Panasonic | 12.5mm f/12 Lumix 3D G Lens for Micro Four Thirds Mount Cameras – $49.99

Panasonic | 12.5mm f/12 Lumix 3D G Lens for Micro Four Thirds Mount Cameras | HFT012.

The $249 lens is currently being sold with a $200 rebate offer, so your cost is $49.99. I just ordered one.

Officially, the little lens does not support video in 3D, but that is supposed to be easy to work around – just put tape over the electrical contacts on the 3D lens and use the feature in the camera (see menus) to use the camera without a lens. The effect of all this is to recorded side by side (left-right) video for the left-right eyes.

The lens is wide at 12.5mm (25mm full frame equivalent) and slow (f/12) but all that is fine for deep depth of field 3D. The main issue is that the lenses are very close together, which is only going to be useful for relatively close in subjects. However, since I currently used paired cameras with a roughly 3″ and 6″ interaxial distance, I figure the narrow interaxial on the 3D lens will be useful for very close in subjects. Looking forward to trying this for 3D video!

Civil War Battle Re-enactment video in 3D – Battle of Deep Creek

This is a ten minute teaser – perhaps a lot more to come! – of the Washington Civil War Association’s Civil War era history, camp and battles at Deep Creek Farms, Medical Lake/Spokane, WA. This video includes scenes from two battles combined into one, plus some camp scenes. I have about an hour and a half (times 2!) of 3D video to use in eventually putting more short videos together from this event.

Need to click on the link since the embedded Youtube video player does not yet handle 3D.

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Panasonic Lumix DMC-3D1 3D Camera Review

Panasonic Lumix DMC-3D1 Review | PhotographyBLOG.

I shoot 3D video using two separate cameras with greater flexibility in lenses and audio. However there are many times that shooting 3D with a single camera would be quite nice – in my looking around, I still have not found the right set of features in a consumer priced 3D camera. This one is getting closer but to shoot good 3D video still seems likely to require at least a low end professional camera, or separate cameras.

The main problem with separate cameras is there is – usually – no easy way to get the lens interaxial distance close enough for many types of shots, while most integrated 3D cameras have close lens spacing.

Courts ruling that video recording police in public is legal

It is hard to believe, in this YouTube age, that taking video of people in public could be a crime. But the police are serious about not wanting to be recorded — and they have been making arrests to prove it.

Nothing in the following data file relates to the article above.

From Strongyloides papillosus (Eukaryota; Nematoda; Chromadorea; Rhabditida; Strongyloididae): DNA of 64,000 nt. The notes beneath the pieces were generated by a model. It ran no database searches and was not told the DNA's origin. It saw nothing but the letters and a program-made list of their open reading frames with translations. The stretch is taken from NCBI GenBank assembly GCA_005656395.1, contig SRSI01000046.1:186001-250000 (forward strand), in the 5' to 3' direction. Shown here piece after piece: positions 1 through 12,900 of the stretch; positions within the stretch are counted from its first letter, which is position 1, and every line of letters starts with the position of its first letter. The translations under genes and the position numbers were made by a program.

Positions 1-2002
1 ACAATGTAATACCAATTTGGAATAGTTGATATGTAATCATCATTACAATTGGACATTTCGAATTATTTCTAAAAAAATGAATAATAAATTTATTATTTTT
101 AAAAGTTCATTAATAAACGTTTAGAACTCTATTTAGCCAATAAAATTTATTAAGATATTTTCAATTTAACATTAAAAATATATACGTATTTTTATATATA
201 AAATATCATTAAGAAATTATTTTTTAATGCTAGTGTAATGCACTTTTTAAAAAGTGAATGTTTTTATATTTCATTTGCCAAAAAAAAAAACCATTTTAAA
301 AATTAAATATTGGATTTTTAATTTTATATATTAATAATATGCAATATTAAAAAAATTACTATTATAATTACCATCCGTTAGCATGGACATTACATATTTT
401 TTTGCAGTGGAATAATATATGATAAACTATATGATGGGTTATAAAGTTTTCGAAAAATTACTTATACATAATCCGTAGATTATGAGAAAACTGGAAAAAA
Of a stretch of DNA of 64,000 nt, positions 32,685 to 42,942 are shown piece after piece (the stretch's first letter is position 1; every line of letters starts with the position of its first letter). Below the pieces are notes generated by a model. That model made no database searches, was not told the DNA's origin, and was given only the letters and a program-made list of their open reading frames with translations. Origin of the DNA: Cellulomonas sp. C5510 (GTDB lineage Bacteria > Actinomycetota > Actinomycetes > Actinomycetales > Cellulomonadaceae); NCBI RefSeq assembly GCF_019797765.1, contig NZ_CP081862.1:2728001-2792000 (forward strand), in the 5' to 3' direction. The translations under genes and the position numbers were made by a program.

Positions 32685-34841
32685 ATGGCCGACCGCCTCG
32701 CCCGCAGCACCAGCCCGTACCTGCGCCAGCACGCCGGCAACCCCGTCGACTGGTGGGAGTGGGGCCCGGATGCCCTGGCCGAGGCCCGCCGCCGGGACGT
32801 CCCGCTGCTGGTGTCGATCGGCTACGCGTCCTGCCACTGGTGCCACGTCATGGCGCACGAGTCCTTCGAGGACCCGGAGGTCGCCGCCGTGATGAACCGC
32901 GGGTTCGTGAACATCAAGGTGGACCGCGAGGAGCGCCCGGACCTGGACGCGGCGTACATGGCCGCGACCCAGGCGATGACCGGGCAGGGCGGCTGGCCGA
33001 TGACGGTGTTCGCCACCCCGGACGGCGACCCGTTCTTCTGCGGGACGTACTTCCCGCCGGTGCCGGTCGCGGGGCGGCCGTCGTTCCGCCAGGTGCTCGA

via Adam Cohen: Is Videotaping Police a First Amendment Right? | TIME Ideas |

A U.S. Court of Appeals in Boston, a Court of Appeals in Chicago, and a filing by the U.S. Department of Justice are establishing that the people have a right to record police activity in public. Continue reading Courts ruling that video recording police in public is legal

3D with stereo audio recording setup

I am setting up gear to record an event this weekend in 3D, and to record audio in stereo

Group of XLR connectors
Group of XLR connectors (Photo credit: Wikipedia)

with two long shot gun directional mics.

I use two Lumix GH-2s for the video recording but there is no way to monitor the recorded audio on the GH-2. Plus, I am using XLR mics. While I have a separate XLR mic mixer, I was not successful in feeding stereo signals into the GH-2 and could not find a solution to that problem.

I decided to just record the soundtrack separately. Since I do not have a digital audio recorder, but I do have an older SD camera with XLR inputs (a Panasonic DG-AVC30), I am planning to record the audio on the AVC30, while recording the video on the two Lumix cameras. My first attempt at a setup looks like this (sorry for the lousy smart phone photo – something better in the future) with the AVC30 bolted upside down on my homemade mounting rail.

The 18-inch long shot guns are mounted on top of the GH-2s, and crossed over. The one on the left records the right audio channel and the one on the right records the left audio channel. These feed into the XLR inputs on the AVC30, which enables me to monitor the audio as a I record it, plus I can adjust the audio levels in real time.

The three cameras need to be synchronized – the only way to do that is by recording an  audio pulse (hand clap, snap of the fingers, other sharp sounds) on all cameras simultaneously. The audio tracks will then be lined up in the editor. I’m sure there are easier ways to do this but I am working with what I have and my zero billion $ budget!

The plastic bag on the tripod handle covers up a remote for another camera (not shown) and was put on there since I was out recently in the rain and wanted to protect it from the rain. I suppose I could get rid of that now!

What’s with all the rubber bands? That’ll be for another day.

Update: Found the problem with the mixer and ended up using the 2 XLR mics into the mixer and into one of the cameras. Didn’t need to use the video camera as an audio recorder. Whew!

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